CURRENT ISSUE: Fall 2016
A squat yellow bungalow trimmed neatly in white, with twin wooden planters that had never been filled by anything but tidy beds of gravel—this was the church where Rick and I first met as kids. Inside, a wide-open room, empty until we set up ten rows of metal folding chairs before each service, empty after we stacked the chairs in two teetering columns off to the side. Near the windows, the table set with plates of cookies and lemonade for after the service.
FROM THE BLOG
and is there treasure? – a poem for Bill Watterson
Hey Bill, How’s it going? I have come to find you in this place because This place is Alive. Somewhere. In watercolour. Rough and tumble slopes and Lemonade stands where I am not so tired as this Yet. Not yet. Bill, Will you call? We’d all like to see you very much. All drive down with a cake and Party hats and say what is Drifting. How’s Suzy? Did she and he ever? That might have been nice. I’m going crazy Bill, Between these walls. And I hear the scuttle Of lives lived in the floorboards. Taptap. Beat. Stop. Rest. Taptap. Taptap. Rustling the dust. And the roar is deafening. The roar is deafening. Don’t worry Bill, I don’t Blame you. Life gets to be a bit Much. Sometimes. In watercolour. I’ll be better soon.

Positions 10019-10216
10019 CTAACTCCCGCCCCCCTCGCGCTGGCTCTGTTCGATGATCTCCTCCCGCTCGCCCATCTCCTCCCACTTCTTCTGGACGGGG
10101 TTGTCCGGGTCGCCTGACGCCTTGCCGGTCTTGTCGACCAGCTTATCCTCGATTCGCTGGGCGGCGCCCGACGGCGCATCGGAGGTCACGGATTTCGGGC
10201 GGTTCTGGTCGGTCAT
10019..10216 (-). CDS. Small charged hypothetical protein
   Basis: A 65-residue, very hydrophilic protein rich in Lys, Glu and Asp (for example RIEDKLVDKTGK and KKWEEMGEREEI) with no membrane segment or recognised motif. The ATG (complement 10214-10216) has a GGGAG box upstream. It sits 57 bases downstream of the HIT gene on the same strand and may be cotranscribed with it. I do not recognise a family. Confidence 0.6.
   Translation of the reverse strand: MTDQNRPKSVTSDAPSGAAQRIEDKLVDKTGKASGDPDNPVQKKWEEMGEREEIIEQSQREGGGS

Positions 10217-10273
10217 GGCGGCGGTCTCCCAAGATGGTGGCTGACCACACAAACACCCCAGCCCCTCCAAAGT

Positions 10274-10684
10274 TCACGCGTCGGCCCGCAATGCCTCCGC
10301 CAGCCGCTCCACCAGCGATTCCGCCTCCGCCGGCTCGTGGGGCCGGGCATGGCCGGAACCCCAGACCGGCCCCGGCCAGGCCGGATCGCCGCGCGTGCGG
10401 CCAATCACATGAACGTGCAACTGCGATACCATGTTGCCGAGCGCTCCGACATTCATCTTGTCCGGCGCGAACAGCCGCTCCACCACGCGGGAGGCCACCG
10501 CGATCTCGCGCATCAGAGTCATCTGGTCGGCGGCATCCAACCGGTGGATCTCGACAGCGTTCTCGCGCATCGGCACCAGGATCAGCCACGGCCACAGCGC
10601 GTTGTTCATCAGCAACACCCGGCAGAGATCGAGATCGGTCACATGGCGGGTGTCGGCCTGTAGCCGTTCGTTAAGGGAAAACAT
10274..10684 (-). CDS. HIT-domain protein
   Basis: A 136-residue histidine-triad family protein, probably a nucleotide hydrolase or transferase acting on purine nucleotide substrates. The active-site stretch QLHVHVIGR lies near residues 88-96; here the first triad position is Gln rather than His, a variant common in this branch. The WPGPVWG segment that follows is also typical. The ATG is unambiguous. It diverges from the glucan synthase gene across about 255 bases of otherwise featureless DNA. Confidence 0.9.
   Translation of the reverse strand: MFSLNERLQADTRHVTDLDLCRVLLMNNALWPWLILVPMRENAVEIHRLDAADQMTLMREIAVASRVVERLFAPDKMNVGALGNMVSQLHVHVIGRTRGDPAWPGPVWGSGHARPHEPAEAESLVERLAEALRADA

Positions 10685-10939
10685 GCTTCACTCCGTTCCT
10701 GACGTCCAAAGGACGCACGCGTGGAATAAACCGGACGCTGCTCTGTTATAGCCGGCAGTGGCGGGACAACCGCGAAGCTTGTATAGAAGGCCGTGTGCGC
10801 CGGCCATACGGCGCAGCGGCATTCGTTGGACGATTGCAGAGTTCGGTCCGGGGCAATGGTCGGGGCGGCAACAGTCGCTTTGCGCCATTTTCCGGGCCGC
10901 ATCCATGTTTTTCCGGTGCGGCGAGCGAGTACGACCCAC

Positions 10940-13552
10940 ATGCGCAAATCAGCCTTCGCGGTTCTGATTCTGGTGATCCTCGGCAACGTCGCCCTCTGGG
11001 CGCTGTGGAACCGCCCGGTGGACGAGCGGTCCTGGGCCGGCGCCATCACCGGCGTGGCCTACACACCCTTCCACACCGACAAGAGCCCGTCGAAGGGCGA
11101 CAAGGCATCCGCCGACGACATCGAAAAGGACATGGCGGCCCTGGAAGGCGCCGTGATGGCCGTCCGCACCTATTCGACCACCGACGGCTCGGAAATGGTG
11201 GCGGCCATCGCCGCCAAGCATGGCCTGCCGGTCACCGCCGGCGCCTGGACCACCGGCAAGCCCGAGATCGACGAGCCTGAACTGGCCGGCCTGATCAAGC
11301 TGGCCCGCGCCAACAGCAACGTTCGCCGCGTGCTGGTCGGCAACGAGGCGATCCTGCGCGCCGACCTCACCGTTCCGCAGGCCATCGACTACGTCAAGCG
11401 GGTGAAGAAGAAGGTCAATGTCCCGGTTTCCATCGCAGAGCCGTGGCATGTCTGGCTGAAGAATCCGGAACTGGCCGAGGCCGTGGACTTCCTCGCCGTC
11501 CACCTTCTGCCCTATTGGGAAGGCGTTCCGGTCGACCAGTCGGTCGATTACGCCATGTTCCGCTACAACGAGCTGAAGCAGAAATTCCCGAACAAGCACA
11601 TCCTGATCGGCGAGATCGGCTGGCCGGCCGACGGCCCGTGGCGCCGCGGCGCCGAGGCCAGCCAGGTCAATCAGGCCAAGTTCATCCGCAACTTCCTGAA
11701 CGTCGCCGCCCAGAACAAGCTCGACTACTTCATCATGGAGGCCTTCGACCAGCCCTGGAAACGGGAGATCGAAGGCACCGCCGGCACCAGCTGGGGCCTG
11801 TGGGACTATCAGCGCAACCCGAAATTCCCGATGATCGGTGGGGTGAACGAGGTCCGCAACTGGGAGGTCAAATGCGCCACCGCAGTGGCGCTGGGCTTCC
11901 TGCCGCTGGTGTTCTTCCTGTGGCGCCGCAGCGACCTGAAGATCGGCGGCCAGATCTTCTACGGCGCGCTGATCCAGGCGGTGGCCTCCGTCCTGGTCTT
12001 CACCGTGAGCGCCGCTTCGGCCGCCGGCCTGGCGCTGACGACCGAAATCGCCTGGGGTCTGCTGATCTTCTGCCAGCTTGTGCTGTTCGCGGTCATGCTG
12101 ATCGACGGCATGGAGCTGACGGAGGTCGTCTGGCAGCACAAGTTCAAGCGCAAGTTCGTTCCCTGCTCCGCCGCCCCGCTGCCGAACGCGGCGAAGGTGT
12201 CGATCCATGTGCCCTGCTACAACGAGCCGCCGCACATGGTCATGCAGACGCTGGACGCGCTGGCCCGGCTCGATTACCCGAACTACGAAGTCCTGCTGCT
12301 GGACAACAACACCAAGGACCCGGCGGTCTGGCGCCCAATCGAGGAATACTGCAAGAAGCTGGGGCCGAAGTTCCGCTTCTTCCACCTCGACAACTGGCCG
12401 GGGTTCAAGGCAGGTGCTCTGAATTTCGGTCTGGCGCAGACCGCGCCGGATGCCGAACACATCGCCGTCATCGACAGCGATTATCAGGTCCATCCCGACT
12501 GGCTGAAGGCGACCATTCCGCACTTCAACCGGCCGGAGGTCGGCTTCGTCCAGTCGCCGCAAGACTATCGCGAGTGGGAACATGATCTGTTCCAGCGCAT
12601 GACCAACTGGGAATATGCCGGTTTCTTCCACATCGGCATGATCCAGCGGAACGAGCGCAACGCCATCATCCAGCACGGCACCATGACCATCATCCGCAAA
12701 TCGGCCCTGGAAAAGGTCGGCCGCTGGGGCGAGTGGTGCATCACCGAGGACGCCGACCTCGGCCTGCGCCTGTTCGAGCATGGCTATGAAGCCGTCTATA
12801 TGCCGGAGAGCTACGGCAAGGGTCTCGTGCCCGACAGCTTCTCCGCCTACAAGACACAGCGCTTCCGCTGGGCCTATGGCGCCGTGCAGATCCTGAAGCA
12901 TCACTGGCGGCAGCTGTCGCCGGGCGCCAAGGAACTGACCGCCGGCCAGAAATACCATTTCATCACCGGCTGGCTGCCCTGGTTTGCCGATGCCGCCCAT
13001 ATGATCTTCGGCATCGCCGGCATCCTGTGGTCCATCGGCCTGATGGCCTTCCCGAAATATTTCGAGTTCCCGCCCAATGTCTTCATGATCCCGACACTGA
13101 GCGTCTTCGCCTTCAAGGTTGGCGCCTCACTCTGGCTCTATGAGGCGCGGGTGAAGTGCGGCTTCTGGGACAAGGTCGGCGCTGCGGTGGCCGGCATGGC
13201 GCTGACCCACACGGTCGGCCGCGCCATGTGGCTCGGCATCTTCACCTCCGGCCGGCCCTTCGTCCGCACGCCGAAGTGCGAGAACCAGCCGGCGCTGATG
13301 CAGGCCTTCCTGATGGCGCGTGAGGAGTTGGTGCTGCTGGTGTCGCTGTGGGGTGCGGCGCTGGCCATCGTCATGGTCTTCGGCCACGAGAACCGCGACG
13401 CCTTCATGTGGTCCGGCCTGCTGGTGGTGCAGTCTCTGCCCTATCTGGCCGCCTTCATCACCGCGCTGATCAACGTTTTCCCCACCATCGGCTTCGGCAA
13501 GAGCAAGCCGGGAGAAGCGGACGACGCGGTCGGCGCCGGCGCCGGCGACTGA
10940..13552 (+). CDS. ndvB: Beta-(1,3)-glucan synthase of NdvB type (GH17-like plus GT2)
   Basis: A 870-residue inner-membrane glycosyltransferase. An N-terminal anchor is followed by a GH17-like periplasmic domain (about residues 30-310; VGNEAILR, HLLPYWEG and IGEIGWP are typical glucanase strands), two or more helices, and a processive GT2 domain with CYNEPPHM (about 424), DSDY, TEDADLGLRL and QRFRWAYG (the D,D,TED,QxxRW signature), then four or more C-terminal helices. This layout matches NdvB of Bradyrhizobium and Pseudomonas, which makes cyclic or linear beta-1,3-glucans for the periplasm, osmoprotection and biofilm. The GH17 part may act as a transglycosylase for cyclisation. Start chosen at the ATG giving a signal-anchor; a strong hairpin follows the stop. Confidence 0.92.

FROM THE BLOG
Dispatch from the Archives: Metaphors of a Cultural Radical
Richard Rosen’s “Metaphors of a Cultural Radical,” from the December 1969 issue of the Harvard Advocate, seethes with a brand of rage that feels both relevant and naïve, alternately violently precise and hopelessly scattered. Rosen, a twenty year-old sophomore, was terrified by the institutional violence he witnessed first-hand in the preceding two years, both in his native Chicago at the 1968 Democratic National Convention and at Harvard during the spring 1969 student strike. Rosen, who worked with Elizabeth Bishop and Robert Lowell during his time as an undergraduate, has gone on to write a number of humor books, histories, and sports articles. In reading his revolutionary words—he curses corporate culture and aesthetics, sees President Pusey’s face superimposed on that of every chauvinistic cop-pig, and dreams of a world in which cultural appreciation, rather than the profit motive, might finally win out.